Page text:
It’s not clear how many jobs the company might have.

The company will have to decommission the plant, if they cannot find a way to reuse it. Reclamation work at the former mine site is ongoing. TransAlta is a part-owner in a wind energy project near the coal plant. 

City in transition

A building in a small town with a stoplight

The Fox Theatre on Tower Avenue in Centralia, Washington on March 7, 2024. The theater got a weatherization grant from the Coal Transition Board to replace it’s 1930s furnace with a new and efficient heating and cooling system. (Jeremy Long – WITF)

Centralia Mayor Kelly Smith Johnston said the fund is helpful, but it’s not the only solution.

“Our problem is much bigger than that. And it takes incredible vision of what’s next, not just trying to replace what was lost,” Johnston said

There are prospects. Centralia is part of Washington’s federal hydrogen hub, powered by renewable energy. Some hydrogen companies are eyeing the area. A nuclear fusion startup is considering setting up next to the coal plant. 

DeBolt, who now directs the Lewis County Economic Alliance, sees these as positives. 

“Think about the evolution of this community and how impactful that is to the future for our kids. It’s kind of like we went from natural resources and fossil fuels to the future of energy and the future of fuel. It’s pretty amazing,” he said. 

Some are worried there won’t be enough electricity on the grid to meet demand after the coal plant shuts down and before the new energy sources ramp up. 

The North American Electric Reliability Corporation’s most recent long-term assessment found that the Northwest could be at risk of shortfalls during extreme summer heat after 2026. NERC said with expected fossil-plant retirements, there may not be enough generation that can be called up when electricity demand is high. 

The Bonneville Power Administration, which oversees electric transmission in the Pacific Northwest, has been planning for the effects of the plant closure. 

Spokesman Doug Johnson said the shutdown may affect congestion on the grid, meaning an overload of electricity on some lines could keep it from reaching homes. But Johnson said BPA recently added resources that should keep power flowing smoothly.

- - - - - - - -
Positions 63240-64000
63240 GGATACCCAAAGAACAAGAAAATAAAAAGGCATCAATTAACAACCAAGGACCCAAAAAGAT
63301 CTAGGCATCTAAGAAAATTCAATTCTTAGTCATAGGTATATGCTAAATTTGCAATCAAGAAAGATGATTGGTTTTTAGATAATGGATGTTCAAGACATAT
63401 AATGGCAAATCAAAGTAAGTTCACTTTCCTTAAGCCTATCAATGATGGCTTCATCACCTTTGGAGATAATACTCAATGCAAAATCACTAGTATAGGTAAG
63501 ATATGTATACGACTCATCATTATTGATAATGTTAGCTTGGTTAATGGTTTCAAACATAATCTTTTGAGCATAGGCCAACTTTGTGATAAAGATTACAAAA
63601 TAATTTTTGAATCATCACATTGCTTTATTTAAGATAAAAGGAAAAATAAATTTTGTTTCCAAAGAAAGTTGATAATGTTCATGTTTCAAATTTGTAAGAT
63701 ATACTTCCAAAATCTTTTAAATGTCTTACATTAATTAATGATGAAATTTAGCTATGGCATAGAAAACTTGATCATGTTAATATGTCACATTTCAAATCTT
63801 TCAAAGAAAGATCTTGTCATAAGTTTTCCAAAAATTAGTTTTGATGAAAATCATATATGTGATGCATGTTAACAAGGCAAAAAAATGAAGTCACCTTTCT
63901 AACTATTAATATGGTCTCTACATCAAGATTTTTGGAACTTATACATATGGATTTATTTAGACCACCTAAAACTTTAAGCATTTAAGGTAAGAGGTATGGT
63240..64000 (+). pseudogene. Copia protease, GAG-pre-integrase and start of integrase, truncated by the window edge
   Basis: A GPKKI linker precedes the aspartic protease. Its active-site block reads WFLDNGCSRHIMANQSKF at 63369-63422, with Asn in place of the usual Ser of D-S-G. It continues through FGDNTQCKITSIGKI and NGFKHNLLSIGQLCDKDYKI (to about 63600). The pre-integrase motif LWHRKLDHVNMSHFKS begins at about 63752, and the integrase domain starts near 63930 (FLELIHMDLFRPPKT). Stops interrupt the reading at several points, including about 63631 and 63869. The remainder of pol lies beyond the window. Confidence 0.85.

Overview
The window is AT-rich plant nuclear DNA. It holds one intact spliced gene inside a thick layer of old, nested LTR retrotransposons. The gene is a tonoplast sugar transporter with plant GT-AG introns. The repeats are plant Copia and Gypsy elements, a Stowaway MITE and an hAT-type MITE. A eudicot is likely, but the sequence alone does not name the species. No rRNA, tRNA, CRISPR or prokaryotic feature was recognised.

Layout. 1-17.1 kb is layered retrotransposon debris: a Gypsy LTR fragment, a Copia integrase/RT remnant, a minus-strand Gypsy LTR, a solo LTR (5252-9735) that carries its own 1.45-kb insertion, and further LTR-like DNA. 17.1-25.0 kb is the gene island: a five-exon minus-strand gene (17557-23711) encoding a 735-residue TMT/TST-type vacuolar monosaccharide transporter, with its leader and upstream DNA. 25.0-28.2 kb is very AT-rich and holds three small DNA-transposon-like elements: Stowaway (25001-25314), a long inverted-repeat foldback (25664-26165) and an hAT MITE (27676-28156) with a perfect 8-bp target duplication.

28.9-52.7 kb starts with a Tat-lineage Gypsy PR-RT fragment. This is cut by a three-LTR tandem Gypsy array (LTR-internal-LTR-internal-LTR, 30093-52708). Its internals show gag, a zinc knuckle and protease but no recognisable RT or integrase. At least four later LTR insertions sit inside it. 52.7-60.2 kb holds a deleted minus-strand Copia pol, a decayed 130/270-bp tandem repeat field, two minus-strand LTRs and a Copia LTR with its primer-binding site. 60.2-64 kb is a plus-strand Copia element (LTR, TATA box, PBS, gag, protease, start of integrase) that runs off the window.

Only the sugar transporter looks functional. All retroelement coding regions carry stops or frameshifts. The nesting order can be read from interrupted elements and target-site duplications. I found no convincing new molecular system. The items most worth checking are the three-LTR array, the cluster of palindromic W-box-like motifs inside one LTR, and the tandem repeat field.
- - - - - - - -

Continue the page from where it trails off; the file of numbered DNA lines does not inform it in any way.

Some people worry that new industries won’t create the same quality of life as the coal plant.

A man dressed in a black sweater, shades and a black baseball sits at a bar.

Gene Potter, seen here at McMenamin’s Olympic Club on March 6, 2024, has been a machinist at the Centralia Coal Plant for decades. He’s concerned new industries won’t offer the same wages or quality of life as the coal plant. (Jeremy Long – WITF)

Gene Potter has worked as a machinist there for more than 20 years. 

“If you live in Lewis County and you’re a guy that likes to work with his hands or has a mechanical background, that is top notch the best job,” he said.

His wife was able to stay at home and raise their kids. He’s helped his kids with college. The couple own several rental properties. 

He’s concerned new industries might bring only temporary construction jobs.

Pipefitters, boilermakers are going to come in, laborers, those sort of trades. But how long is that really going to last? That’s not going to pump a ton of money,” Potter said. 

As part of the fund, each worker can get $15,000 to get new training. So far, 16 employees and 10 spouses of employees have taken advantage.

But for Potter, who’s 58, going to school isn’t that appealing.

“We’re asking, can we use it to start a business or further a business? And we’re waiting to see what the answer is on that,” he said.  


Employment at the plant has been falling gradually. One unit shut down in 2020. Now about 100 people work at the second unit, down from 300 at the whole plant a decade ago. 

Because the shutdown is spread out, it doesn’t have as much of a shock as past closures. 

TransAlta’s mine closure in 2006 was sudden. And it was followed by a major flood and then the Great Recession. 

A man in a brown cap with sits at a bar with a beer next to a woman in a black sweatshirt.